We recently assembled a panel of Indigenous thinkers, fine-dining luminaries and community leaders to discuss the cultural significance of the trend for native ingredients. In doing so, we sold out the National Art School’s Cell Block Theatre, trended on Twitter and even began to change the way we – and others – do business
White settlers have never had a healthy relationship with Australia’s flora and fauna. Much like relations with First Nations Australians, it’s been chequered at best. Some foods that Indigenous Australians introduced settlers to, like macadamia nuts, they took up with gusto. They propagated and sold them with little regard for the people who taught them about the products in the first place.
Other native ingredients, they simply ignored. Since then, bush foods have gone in and out of fashion. When products based on Australian native plants – and tribal knowledge – have become popular in the past, Aboriginal and Torres Strait Islander Australians typically weren’t the beneficiaries.
Right now, in fine dining around the world, foraging and the use of hyperlocal ingredients is hugely popular. In Australia, this means there’s an unprecedented interest in native ingredients. And this time, we have a chance to get it right.
For our second Time Out Talk, we assembled a panel of Indigenous Australian food experts, and culinary stars with very different backgrounds, to tackle this complex and evolving topic. Bruce Pascoe, author of the award-winning history book Dark Emu, was joined onstage by the Royal Botanic Garden’s head of Indigenous education Jody Orcher, bourgeoning chef (and Noma-stagiaire) Jade Santo, Time Out Sydney’s Restaurants Editor Freya Herring, and Firedoor’s chef Lennox Hastie, in a discussion moderated by NITV channel manager Tanya Orman.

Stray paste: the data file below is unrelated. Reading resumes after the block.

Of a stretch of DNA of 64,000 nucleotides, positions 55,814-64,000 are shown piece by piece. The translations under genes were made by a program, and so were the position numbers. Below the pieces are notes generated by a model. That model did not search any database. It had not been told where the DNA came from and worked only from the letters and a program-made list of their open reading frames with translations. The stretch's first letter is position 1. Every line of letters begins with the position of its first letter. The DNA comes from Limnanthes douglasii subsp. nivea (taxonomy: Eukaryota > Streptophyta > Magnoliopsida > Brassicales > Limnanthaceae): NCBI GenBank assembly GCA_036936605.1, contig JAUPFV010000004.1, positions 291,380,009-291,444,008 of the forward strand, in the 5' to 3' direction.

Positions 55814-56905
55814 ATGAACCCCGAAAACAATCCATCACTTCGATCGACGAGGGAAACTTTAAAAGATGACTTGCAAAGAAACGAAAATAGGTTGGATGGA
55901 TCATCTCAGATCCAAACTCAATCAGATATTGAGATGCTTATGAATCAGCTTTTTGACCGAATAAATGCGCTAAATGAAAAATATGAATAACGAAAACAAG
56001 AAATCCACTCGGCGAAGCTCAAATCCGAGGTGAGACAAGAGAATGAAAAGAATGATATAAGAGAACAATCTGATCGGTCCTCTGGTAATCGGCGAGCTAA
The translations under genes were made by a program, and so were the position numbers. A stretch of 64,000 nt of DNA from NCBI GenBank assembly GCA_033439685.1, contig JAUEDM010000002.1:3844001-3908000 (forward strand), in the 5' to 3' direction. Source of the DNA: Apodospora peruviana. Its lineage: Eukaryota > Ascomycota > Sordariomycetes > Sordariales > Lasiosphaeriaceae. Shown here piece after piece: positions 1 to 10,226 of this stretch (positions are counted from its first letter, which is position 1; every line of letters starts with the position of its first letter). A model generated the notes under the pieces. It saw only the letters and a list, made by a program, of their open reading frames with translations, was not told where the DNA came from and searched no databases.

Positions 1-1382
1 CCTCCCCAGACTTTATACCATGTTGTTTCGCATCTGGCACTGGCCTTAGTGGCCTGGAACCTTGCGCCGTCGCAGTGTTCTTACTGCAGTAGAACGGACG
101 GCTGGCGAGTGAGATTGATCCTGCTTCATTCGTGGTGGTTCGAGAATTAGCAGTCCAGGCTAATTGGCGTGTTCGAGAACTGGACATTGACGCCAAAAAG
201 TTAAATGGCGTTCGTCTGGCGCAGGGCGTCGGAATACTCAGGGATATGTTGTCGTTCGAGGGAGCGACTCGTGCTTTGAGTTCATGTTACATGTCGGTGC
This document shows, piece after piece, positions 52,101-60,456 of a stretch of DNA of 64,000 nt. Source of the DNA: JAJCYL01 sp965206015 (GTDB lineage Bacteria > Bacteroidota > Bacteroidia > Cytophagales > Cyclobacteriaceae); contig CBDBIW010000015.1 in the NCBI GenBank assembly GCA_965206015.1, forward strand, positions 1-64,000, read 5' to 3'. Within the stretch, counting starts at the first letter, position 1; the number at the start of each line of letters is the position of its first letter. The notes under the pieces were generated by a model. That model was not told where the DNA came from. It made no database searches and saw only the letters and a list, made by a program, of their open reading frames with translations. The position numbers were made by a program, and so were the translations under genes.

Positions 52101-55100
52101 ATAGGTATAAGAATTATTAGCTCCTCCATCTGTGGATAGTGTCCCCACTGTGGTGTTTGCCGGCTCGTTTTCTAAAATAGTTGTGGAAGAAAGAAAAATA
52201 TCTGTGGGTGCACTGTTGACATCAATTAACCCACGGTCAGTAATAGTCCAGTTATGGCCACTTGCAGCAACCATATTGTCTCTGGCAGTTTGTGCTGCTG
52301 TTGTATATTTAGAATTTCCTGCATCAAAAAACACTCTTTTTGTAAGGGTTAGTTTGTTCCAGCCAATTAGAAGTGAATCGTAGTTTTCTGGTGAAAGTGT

The sold-out, hour-long panel prompted conversation that reached far outside the room it was held in. #TimeOutTalks trended on Twitter, with people around Australia chiming in to ask questions, and add their own perspectives to the topic.
“You can’t eat our food if you can’t swallow our history. You can’t have these products without our culture. And these products will be in supermarkets within three years. I hope Aboriginal people are going to make money out of this… but it will depend on you.”
One of the biggest takeaways from the conversation was the importance of encouraging Indigenous ownership, and Indigenous self-determination when it comes to the commercialisation of bush foods. Sharon Winsor of Indigiearth catered the event, serving up bush tomatoes, kangaroo burgers and wattle seed cake. She told us, “Unfortunately some big buyers go into communities and don’t pay fair prices or don’t pay at all. If you’re going to use native ingredients, ask suppliers if they’re Indigenous. Ask what their Indigenous involvements are, and what they put back into communities. A lot of them are unfortunately bullshitting their way through it.”
Jade Santo said, “Where we were with Indigenous art in the 1980s, we could end up with bush foods.”
The idea of cultural theft, and communities left uncompensated, was extremely upsetting to Tim Philips, the owner of cocktail bar Bulletin Place and restaurant Dead Ringer. Philips recently started serving cocktails that used native ingredients, and seeing the Time Out Talk prompted him to investigate his suppliers. “The actual morals behind it were quite a shock to me,” he says. Before the talk he assumed that anything calling itself ‘native’ must have had some kind of Indigenous involvement, but it turned out his original supplier did not. “I’m the sort of guy that gets incredibly upset when you walk past the tourist shops and you see the didgeridoos and boomerangs being sold that are made in China, and there’s absolutely nothing going back to Indigenous communities. I think that the only people that should be able to make profit from their culture are the people that are born in that culture.”
Philips switched suppliers immediately. Not only was it simple to find an Indigenous-owned supplier – “the difference in price was so little that it wasn’t even a consideration.”
His suggestion for other restauranteurs and bartenders wanting to engage with native produce? “You just need to educate yourself.”
Inspiring this kind of reassessment and change is exactly what Time Out hoped to do with our second talk. But, there’s more work to be done. Since the talk, Time Out has incorporated the championing of ethical, self-determined Indigenous Australian enterprises into our editorial charter. It’s a mission we’ll continue to explore in every aspect of our business. As is often the case, the first step was a conversation.